Investigation of the effect of conservative interventions in thumb carpometacarpal osteoarthritis

The aim of this study was to conduct a current review of randomized controlled trials dealing with the effect of conservative interventions on pain and function in people with thumb carpometacarpal (CMC) osteoarthritis (OA), perform a meta-analysis of the findings and summarize current knowledge. Data were obtained from MEDLINE, CINAHL, Embase, PEDro and CENTRAL databases from their inception to May 2014. Reference lists of relevant literature reviews were also searched. All published randomized trials without restrictions to time of publication or language were considered for inclusion. Study subjects were symptomatic adults with thumb CMC OA. Two reviewers independently selected studies, conducted quality assessment and extracted results. Data were pooled in a meta-analysis, when possible, using a random-effects model. Quality of the body evidence was evaluated using GRADE approach. Sixteen RCTs involving 1145 participants met the inclusion criteria. Twelve were of high quality (PEDro score > 6). Moderate quality evidence that manual therapy and therapeutic exercise combined with manual therapy improve pain in thumb CMC OA at short- and intermediate-term follow-up was found, and from low to moderate quality evidences that magneto therapy improves pain and function at short-term follow-up. Orthoses (splints) were found to improve function at long-term follow-up and pinch strength at short-term follow-up. Finally, very low to low-quality evidence that other conservative interventions provide no significant improvement in pain and in function at short- and long-term follow-up was found.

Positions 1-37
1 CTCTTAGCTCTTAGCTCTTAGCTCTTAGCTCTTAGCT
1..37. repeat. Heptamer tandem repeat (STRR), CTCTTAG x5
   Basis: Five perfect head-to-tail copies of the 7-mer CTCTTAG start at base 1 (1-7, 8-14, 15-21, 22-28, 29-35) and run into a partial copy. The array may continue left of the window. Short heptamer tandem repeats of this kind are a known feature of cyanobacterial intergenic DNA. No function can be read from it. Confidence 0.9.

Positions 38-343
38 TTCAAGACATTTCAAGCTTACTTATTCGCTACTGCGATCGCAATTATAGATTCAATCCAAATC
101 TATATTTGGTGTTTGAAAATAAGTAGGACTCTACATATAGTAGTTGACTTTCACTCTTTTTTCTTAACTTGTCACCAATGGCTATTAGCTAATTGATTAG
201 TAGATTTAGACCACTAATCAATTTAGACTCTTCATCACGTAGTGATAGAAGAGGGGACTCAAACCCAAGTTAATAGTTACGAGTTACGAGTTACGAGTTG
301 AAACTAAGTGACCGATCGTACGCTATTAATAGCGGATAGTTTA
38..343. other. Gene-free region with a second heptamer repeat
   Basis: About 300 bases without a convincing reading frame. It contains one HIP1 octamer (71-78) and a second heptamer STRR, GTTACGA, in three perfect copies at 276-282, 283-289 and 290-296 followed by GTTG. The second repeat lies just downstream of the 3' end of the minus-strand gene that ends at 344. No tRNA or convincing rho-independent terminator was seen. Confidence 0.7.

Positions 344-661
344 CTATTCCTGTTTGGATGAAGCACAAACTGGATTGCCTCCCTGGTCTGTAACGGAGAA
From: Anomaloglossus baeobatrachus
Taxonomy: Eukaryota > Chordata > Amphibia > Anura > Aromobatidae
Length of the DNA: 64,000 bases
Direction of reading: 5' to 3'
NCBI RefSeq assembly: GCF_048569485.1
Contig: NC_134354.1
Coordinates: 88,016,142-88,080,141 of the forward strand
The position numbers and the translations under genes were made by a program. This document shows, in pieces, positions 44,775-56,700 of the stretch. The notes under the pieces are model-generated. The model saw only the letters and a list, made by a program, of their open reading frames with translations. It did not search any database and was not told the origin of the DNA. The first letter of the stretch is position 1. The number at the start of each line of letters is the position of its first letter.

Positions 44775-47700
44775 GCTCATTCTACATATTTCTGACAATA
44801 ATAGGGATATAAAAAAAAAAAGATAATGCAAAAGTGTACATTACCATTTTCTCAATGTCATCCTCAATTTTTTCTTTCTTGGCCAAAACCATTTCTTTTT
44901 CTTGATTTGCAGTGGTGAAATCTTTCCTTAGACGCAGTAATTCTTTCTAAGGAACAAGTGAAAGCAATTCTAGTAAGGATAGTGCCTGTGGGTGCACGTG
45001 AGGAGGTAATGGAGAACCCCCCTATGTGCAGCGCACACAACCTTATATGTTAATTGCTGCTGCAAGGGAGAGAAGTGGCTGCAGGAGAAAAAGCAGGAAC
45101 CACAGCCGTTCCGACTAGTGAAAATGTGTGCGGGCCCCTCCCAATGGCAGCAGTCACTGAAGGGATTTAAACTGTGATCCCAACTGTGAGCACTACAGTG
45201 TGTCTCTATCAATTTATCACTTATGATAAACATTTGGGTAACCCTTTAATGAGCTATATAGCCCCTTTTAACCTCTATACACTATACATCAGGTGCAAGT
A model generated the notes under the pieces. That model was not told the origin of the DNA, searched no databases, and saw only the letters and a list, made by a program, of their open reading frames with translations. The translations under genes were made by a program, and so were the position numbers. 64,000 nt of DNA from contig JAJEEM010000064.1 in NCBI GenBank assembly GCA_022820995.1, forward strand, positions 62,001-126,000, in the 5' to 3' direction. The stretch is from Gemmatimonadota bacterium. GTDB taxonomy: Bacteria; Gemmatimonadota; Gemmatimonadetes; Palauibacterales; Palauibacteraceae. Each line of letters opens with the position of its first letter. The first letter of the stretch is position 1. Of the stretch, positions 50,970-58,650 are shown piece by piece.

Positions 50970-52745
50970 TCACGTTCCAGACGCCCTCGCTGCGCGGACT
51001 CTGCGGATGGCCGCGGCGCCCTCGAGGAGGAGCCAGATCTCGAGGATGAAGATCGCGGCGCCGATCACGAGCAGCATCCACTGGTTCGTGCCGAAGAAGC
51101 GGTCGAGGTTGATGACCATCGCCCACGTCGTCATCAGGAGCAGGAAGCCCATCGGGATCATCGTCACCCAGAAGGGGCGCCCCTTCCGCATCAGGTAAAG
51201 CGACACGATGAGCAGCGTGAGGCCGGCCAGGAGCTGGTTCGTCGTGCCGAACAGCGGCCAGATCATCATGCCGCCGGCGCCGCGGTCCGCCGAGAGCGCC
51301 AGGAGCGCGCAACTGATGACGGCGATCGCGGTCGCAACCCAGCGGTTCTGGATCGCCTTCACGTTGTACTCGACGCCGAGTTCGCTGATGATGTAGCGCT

Some of the commonly performed conservative interventions performed in therapy have evidence to support their use to improve hand function and decrease hand pain. Additional research is necessary to determine the efficacy of other therapeutic interventions that are performed with patients with thumb CMC OA. Implications for Rehabilitation Manual therapy and exercise are an effective means of improving pain and function at short-term follow-up by patients with thumb CMC OA. Magneto therapy, manual therapy, manual therapy and exercise and Orthoses (splints) were found to have clinically significant results. Very few of the included studies exhibited a clinically significant effect size in favor of treatment.